Exceptional Calculation Method for Demand Controlled Ventilation

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Hi folks,

I am simulating a 24-floor building to be LEED certified. The software is
Equest. In order to achieve as many points as possible in EA CR1,
demand-controlled ventilation (DCV) has been modeled in the proposed design.
But we are not sure if this stragety needs Exception Calculation Method
requested by USGBC. In one of CIR historical archive of LEED online, USGBC
requested exceptional calculation method for schedule-based DCV models. I
have no idea if USGBC would treat DCV models in Equest as those of

The use or removal of DCV will decisively impact the achieveable points of
EA CR1. I am wondering if anyone in this community has clear picture on this

Thanks in advance.


Jessica XP's picture
Joined: 2011-10-02
Reputation: 0

I got a LEED submittal review last month that didn't allow modeling DCV in
eQuest without using the 'exceptional calculation method'. You can model
DCV with the keyword in eQuest, but (some) LEED reviewers want to see
savings isolated from the measure. It just ends up being a bit more
modeling/ reporting time on our end.


Aleka Pappas4's picture
Joined: 2011-10-02
Reputation: 0

Unlike the experience that Aleka Pappas described, I have never been asked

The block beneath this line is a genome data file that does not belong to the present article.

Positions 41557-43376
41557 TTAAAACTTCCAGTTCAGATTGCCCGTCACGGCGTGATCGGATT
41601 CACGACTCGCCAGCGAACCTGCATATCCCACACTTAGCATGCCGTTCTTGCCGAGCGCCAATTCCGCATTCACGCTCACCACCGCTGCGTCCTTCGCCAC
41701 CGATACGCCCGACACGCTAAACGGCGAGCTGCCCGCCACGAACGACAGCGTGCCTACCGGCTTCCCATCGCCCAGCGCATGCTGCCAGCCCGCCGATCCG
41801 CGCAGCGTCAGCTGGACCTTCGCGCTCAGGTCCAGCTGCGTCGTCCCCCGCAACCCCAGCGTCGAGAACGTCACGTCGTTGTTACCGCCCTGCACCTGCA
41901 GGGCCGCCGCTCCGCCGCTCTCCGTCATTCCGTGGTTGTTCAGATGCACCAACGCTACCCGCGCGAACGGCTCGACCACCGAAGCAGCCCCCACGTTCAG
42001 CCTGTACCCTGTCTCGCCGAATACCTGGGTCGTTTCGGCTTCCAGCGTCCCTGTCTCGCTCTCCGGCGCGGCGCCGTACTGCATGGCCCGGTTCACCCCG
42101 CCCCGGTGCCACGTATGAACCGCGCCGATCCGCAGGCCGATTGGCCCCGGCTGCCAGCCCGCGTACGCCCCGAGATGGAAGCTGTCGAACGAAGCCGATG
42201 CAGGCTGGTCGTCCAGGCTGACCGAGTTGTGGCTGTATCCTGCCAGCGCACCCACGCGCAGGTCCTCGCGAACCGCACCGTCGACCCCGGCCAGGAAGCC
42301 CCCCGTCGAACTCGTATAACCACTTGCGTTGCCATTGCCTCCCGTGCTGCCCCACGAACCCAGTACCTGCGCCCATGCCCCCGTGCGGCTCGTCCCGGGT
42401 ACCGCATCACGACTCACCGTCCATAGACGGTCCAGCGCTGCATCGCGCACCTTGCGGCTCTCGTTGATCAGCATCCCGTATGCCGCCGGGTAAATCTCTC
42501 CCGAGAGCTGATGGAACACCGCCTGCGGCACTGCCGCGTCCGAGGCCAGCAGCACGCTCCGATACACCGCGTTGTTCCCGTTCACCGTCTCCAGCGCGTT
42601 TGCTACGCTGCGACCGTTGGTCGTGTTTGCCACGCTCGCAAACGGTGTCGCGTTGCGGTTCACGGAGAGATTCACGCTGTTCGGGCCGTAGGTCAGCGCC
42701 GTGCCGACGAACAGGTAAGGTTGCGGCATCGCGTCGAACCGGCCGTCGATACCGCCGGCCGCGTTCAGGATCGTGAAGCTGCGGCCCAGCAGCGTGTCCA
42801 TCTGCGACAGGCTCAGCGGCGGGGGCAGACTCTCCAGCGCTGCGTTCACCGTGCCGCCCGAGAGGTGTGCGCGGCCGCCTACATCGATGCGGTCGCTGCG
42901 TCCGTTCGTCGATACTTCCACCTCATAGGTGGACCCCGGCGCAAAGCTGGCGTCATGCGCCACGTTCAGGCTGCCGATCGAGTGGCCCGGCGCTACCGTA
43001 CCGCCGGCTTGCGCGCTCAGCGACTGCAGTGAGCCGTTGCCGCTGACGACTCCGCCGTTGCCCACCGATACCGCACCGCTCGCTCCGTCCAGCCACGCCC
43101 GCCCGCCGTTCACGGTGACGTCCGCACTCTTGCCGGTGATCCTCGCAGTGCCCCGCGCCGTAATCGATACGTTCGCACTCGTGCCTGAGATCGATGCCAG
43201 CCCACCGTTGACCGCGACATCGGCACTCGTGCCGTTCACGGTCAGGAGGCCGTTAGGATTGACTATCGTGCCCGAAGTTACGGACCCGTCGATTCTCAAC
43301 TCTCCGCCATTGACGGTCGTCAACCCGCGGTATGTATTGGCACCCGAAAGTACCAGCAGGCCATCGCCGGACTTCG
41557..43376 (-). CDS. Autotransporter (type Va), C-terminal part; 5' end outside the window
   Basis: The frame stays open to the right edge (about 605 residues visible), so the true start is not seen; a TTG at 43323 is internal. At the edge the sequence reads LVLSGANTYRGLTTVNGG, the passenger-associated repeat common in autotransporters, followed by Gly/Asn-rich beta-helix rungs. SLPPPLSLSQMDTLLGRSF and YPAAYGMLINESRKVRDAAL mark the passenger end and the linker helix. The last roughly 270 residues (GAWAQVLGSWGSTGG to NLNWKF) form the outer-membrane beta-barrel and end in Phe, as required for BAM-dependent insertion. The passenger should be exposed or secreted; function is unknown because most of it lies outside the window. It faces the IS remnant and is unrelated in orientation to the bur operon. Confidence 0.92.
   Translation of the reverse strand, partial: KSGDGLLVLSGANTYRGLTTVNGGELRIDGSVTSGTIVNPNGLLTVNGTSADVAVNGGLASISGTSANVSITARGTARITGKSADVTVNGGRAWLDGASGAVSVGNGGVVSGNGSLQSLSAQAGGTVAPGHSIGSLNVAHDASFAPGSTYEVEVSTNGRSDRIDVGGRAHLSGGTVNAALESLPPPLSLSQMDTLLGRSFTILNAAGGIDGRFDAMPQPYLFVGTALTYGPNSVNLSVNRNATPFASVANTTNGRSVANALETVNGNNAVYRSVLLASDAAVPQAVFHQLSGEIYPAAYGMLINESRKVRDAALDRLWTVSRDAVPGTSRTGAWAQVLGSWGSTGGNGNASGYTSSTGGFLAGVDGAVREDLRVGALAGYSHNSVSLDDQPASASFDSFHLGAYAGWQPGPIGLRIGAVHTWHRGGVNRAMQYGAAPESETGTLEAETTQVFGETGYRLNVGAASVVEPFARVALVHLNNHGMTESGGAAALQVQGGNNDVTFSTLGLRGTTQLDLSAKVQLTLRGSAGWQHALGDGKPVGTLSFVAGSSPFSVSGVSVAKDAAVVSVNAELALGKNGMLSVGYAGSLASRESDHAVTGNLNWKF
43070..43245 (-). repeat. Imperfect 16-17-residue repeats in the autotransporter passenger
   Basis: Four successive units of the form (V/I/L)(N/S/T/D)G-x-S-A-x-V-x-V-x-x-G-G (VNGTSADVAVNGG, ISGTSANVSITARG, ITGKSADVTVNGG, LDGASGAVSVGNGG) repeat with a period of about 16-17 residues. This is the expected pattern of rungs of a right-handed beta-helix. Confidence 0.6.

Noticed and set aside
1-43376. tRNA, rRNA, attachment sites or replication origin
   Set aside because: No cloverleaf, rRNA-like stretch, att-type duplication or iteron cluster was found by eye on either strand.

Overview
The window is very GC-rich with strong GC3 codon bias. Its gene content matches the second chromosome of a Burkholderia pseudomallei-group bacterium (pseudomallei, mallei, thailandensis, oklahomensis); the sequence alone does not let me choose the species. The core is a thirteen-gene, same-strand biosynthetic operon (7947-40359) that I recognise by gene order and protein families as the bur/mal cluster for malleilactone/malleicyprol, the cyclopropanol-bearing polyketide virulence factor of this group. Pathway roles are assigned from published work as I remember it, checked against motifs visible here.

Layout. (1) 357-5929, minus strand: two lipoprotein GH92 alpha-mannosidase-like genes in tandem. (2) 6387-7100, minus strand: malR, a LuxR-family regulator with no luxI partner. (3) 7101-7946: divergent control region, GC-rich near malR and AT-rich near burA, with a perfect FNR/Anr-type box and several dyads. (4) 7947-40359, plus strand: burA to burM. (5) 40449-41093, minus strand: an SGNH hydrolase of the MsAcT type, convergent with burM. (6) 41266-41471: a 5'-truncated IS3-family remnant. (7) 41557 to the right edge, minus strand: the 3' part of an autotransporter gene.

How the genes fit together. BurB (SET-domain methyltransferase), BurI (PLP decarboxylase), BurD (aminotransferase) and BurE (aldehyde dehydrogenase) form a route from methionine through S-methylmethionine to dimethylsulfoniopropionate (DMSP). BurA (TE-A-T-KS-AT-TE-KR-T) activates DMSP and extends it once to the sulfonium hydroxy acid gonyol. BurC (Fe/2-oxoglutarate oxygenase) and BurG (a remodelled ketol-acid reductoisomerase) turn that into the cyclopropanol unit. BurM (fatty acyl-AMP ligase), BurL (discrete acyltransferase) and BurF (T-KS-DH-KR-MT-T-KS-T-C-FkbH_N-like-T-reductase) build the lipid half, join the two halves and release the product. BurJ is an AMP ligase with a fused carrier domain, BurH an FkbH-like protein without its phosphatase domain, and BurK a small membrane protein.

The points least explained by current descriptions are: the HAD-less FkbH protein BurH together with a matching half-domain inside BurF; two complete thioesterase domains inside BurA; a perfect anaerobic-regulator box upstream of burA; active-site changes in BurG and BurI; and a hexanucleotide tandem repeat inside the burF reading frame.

by the USGBC to provide an Exception Calculation Method when using DCV in
eQuest. This only proves that the review process is not consistent...

Regardless, I've only modeled DCV using the minimum flow control options
under the Air-side HVAC tab within the thermal zones (MIN-FLOW-CTRL). You
have the option of DCV with reset up, reset up/down, or reset down.

If you're trying to model DCV in a different way, you probably should
provide documentation for an Exceptional Calculation Method. These are not
hard to put together. On the EAc1 template, there is a specific area that
you'll need to fill in - essentially describing the method you've used and
your reasons for it along with the energy and cost savings that method is
calculating. Read the instructions on the template - they're pretty

When I've done Exceptional Calculations Methods in the past, I've created a
new proposed case model as the USGBC will want to see output from the
proposed case model with the Exceptional Calcs and without it. You'll
document Table 1.8.2 on the EAc1 template with the data reported in the
proposed case model without the Exceptional Calculation Method.

Amanda Bogner, PE LEED AP

Amanda Bogner's picture
Joined: 2011-09-30
Reputation: 0

Follow up question. I have just run a building using a DVC method and have
seen a significant savings between 20% and 30%. Does this surprise anybody?
(It surprised me, but cannot find any errors in the model). It is an all
electric building in the Northeast region. Thanks for any input.


Mike Witkowski, PE's picture
Joined: 2011-10-02
Reputation: 0